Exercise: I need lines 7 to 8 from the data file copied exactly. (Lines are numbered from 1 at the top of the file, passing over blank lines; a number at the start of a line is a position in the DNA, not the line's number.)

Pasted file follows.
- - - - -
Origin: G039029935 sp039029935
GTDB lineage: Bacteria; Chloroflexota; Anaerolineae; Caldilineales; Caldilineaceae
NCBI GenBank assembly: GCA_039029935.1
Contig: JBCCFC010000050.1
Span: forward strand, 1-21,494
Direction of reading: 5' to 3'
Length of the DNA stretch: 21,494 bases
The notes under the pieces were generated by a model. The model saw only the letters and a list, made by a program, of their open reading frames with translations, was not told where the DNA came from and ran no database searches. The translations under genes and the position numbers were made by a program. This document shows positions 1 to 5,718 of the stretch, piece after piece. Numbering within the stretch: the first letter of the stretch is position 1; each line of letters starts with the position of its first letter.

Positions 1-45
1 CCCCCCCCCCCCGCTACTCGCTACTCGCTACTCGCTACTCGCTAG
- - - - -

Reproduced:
Length of the DNA stretch: 21,494 bases
The notes under the pieces were generated by a model. The model saw only the letters and a list, made by a program, of their open reading frames with translations, was not told where the DNA came from and ran no database searches. The translations under genes and the position numbers were made by a program. This document shows positions 1 to 5,718 of the stretch, piece after piece. Numbering within the stretch: the first letter of the stretch is position 1; each line of letters starts with the position of its first letter.